- The nitrogen loss (N-loss) baseline limit, as set out in the LWRP, was too high to drive the necessary reductions in farm N-loss. It was intended as an interim ‘hold the line’ limit to prevent further intensification beyond the high levels reached over 2009 to 2013. As a result, it does not correspond to the lake outcomes and targets.
- The system overly relied on an outputs-control regime that used the N-loss limit rule as the primary lever to control nitrogen. This was chosen to give farmers flexibility in how they achieved the limit but had the unintended effect of increasing the uncertainty of achieving lake outcomes.
- Some critical decisions were devolved to farmers and their advisors. These included the N-loss limit calculation, in which the LWRP’s limit-setting methodology was applied to the farmer’s input data, and the choice and implementation of good management practices (GMPs) and actions to stay within the limit.
- The limitations of the tool relied on in this approach (Overseer) were not adequately accounted for, with averaging of N-losses across the diverse landscape allowing within farm intensification to occur resulting in leaching hotspots near the lakes.
- GMPs were also used alongside the N-loss rule but were not able, on their own, to drive adequate reductions or provide a firm limit.
- ECan was reliant on third party professionals to deliver the FEP system and set farm N-loss limits, making it vulnerable to industry capture. While measures to address this were taken, vulnerabilities exist.
- The FEP system is overly focused on process rather than environmental outcomes. So long as FEP A or B grade audits were achieved, intensification of high-risk areas near the lakes were not monitored or controlled.
- Transparency and access to regulatory data was also not always adequate to give confidence in the regime or allow effective CME to occur.
- While data on the lakes’ condition and on FEP audit grades was monitored and reported, data on catchment land use change trends was not collected. Concerns raised about the state of the lakes and potential land use pressures could not be verified without this data.
- Because resource consent conditions are locked in for the duration of a consent, ECan has limited ability to change an FEP or N-loss limit until its consent expires. This leaves ECan with few regulatory levers to rapidly improve nitrogen management practices without going through a plan change.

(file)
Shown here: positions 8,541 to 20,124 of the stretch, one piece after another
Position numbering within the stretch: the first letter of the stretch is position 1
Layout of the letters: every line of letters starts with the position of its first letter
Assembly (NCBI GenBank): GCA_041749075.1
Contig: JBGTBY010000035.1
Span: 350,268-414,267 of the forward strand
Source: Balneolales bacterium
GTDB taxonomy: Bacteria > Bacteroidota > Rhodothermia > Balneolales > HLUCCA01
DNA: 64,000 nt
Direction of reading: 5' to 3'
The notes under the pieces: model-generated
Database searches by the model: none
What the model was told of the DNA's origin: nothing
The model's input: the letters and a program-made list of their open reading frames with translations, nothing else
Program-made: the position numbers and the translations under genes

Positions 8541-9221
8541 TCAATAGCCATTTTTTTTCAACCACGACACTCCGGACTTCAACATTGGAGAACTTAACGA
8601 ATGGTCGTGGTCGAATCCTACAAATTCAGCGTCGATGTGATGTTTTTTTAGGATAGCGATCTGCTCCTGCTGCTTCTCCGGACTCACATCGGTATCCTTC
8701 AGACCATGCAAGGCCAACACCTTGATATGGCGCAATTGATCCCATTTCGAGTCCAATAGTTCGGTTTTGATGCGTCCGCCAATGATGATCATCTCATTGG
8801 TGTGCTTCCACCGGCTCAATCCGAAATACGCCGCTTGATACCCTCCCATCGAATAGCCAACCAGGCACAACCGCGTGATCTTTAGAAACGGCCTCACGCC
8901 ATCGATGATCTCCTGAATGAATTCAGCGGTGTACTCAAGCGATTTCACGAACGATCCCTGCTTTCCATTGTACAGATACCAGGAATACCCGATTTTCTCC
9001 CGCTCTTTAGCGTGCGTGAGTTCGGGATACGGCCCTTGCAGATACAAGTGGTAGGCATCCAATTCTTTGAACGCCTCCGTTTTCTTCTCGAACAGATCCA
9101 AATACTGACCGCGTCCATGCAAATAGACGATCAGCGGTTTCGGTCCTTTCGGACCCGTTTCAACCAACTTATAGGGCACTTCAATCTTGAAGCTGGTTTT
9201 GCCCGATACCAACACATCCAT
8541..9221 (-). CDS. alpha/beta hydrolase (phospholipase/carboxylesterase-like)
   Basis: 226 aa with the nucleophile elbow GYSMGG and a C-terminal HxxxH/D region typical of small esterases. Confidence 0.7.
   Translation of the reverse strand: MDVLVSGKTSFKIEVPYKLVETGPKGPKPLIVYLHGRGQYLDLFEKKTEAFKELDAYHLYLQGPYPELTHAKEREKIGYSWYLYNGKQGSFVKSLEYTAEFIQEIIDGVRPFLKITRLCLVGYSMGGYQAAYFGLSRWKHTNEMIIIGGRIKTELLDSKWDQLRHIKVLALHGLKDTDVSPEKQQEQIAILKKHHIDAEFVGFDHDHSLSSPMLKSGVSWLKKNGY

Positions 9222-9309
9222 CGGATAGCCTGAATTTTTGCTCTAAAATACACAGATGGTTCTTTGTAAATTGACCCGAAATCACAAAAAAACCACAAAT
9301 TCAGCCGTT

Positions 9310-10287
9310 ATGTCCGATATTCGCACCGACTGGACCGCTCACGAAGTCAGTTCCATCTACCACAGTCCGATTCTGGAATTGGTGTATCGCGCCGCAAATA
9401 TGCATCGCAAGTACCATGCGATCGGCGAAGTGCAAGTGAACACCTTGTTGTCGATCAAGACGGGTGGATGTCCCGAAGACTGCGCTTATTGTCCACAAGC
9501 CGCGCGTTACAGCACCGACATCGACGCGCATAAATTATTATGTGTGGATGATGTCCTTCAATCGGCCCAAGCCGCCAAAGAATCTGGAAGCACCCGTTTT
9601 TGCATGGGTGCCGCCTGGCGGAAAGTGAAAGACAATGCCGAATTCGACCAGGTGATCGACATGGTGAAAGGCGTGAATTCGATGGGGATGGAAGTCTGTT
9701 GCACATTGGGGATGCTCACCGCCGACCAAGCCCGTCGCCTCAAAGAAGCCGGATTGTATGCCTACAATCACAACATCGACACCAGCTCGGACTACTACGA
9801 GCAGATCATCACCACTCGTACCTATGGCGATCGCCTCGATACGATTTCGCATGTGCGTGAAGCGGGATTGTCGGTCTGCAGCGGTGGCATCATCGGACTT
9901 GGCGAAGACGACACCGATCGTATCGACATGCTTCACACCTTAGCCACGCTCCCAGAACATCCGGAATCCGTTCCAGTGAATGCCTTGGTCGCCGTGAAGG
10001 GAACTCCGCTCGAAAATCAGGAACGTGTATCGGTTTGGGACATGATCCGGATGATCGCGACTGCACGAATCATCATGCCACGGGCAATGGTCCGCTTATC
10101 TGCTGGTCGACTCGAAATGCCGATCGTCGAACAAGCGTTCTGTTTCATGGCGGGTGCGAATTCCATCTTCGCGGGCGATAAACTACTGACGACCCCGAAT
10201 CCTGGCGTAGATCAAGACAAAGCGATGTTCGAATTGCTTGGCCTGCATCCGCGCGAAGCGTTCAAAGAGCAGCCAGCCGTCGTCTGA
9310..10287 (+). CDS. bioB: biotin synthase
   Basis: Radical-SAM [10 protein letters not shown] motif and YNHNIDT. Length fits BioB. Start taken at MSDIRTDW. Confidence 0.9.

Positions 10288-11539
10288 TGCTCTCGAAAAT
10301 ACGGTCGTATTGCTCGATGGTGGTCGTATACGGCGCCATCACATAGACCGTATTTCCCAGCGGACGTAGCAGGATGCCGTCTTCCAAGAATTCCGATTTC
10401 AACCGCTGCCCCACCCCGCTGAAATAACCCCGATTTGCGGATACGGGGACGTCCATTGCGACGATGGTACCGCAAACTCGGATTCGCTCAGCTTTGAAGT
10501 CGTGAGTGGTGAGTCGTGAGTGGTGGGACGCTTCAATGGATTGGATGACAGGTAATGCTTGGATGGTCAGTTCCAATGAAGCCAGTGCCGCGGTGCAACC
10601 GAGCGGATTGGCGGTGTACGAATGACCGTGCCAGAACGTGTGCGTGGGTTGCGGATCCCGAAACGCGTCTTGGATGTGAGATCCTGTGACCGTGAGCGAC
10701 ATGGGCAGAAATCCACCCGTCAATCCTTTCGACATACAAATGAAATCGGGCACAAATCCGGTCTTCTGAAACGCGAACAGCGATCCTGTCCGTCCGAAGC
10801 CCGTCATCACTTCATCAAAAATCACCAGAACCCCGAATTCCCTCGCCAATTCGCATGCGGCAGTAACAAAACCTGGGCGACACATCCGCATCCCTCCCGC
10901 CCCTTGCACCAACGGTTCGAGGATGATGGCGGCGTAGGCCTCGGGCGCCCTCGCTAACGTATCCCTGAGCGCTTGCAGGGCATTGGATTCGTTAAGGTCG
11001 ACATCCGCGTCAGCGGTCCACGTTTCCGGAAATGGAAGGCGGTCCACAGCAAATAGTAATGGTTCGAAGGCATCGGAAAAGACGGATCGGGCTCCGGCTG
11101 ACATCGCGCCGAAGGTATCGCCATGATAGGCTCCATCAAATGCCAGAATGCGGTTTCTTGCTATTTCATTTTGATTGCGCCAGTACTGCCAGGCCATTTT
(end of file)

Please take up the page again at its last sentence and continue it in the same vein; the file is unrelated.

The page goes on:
- Managing both nitrogen and phosphorus inputs is important for lake ecosystem health. Phosphorus is a more difficult contaminant to manage, nevertheless, large reductions in phosphorus loads are estimated to be required for several Ōtūwharekai lakes to meet their LWRP objectives for algal biomass (chlorophyll a). While Plan Change 7 contains rules to minimise phosphorus impacts, the plan is not able to quantify farm-specific limits and lacks a catchment load for phosphorus, although it does now have generic rules to provide some protections.
Because the impacts of phosphorus on algal growth occur in the presence of nitrogen, it is all the more important that nitrogen is managed effectively.
- A complex set of wider system challenges was influential at the time the planning framework was established for the lakes, including insufficient national direction along with national drivers, such as competing government and economic priorities and the tenure review process.
N-loss: Nitrogen loss to waterways
LWRP: Land and Water Regional Plan
GMP: Good management practice, a suite of farming practices
FEP: Farm environment plan
ECan: Environment Canterbury, the regional council responsible for the lakes
Additional commentary on report’s finding
On nutrient limits/targets
Limits and targets have more specific meanings in policy than we have applied here. In this article, limits and targets have been used somewhat interchangeably to make it more understandable for a broad readership. Here, Instream limits have referred to the maximum nutrient concentration allowed in a catchment to support ecosystem health and the goals of the community. Targets referred to the nutrient concentration communities are aiming to achieve, to support ecosystem health and the goals of the community.